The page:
Isoda Koryūsai (1735-1790)
Michinoku with Attendants
from the series Models for Fashion: New Designs as Fresh as Young Leaves
Japan, Edo period, c. 1778
Woodblock print; ink and color on paper
Gift of James A. Michener, 1991
Honolulu Museum of Art
The series from which this print comes was Koryūsai’s magnum opus, with 110 designs by the artist produced from 1776-1782. It was so successful that the publishing firm, Eijudō (which later was responsible for such masterpieces as Hokusai’s series 36 Views of Mount Fuji) approached Kiyonaga to continue it; he added approximately ten more designs in 1782-1784. While the series developed upon the innovations introduced by Harunobu, it also marked the emergence of Koryūsai’s own distinctive mature style.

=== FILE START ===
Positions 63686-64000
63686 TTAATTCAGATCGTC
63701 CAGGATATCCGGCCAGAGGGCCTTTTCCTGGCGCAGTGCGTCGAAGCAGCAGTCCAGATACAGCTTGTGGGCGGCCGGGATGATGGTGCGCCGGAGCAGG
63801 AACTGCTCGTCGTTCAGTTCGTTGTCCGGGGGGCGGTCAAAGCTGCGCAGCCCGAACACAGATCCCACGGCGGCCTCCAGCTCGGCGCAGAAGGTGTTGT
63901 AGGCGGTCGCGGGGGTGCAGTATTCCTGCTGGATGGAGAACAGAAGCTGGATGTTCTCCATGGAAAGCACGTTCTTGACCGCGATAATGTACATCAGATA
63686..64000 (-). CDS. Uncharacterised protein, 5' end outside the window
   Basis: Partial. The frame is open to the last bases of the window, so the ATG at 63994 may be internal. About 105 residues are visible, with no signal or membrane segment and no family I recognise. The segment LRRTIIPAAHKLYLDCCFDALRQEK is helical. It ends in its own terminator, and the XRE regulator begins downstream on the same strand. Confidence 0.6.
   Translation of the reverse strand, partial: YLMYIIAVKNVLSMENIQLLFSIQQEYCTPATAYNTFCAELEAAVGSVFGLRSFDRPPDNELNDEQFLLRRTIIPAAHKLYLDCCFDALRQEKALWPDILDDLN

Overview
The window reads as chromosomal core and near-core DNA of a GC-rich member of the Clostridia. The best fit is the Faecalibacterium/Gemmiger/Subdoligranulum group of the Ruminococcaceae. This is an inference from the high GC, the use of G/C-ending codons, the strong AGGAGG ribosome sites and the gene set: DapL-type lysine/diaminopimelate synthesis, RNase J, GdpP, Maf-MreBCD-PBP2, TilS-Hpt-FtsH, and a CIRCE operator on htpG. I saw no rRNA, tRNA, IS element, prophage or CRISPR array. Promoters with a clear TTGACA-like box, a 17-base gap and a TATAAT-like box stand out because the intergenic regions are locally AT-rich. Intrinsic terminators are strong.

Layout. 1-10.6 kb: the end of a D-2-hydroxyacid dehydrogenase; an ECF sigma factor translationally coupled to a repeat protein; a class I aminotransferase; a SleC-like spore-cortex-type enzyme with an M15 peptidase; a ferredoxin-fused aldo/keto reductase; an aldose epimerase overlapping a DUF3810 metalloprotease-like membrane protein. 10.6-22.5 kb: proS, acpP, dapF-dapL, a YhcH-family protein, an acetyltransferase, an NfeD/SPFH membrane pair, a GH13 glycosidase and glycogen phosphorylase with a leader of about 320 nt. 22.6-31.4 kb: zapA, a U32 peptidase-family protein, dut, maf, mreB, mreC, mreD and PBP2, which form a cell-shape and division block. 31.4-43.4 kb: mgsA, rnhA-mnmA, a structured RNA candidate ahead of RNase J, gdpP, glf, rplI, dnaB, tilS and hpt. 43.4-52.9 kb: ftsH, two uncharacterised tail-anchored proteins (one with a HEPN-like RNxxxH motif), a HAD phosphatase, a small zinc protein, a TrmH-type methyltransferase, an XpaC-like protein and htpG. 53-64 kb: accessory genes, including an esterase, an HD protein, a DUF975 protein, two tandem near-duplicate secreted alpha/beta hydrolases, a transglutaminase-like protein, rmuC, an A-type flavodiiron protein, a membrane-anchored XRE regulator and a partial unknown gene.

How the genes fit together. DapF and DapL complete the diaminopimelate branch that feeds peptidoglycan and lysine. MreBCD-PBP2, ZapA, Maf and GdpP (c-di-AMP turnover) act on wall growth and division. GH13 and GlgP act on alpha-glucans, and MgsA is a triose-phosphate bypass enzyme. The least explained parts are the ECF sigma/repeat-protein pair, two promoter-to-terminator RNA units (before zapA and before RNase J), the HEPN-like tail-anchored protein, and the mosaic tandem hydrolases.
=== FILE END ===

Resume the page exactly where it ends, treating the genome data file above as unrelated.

Although the figures are in some ways reminiscent of Harunobu, their more prominent role in the composition, with background elements virtually eliminated, is characteristic of Koryūsai, as is the extensive use of red, here effectively contrasted against different shades of gray and black. Michinoku reads from the compilation One Hundred Poems by One Hundred Poets (Hyakunin isshu), while her attendants (kamuro) play a card game in which the poems have to be matched. Appropriate to the season, Michinoku has a black outer kimono with a design of pine boughs, while the kimonos of her kamuro match the red lining of her own, with the same pattern.
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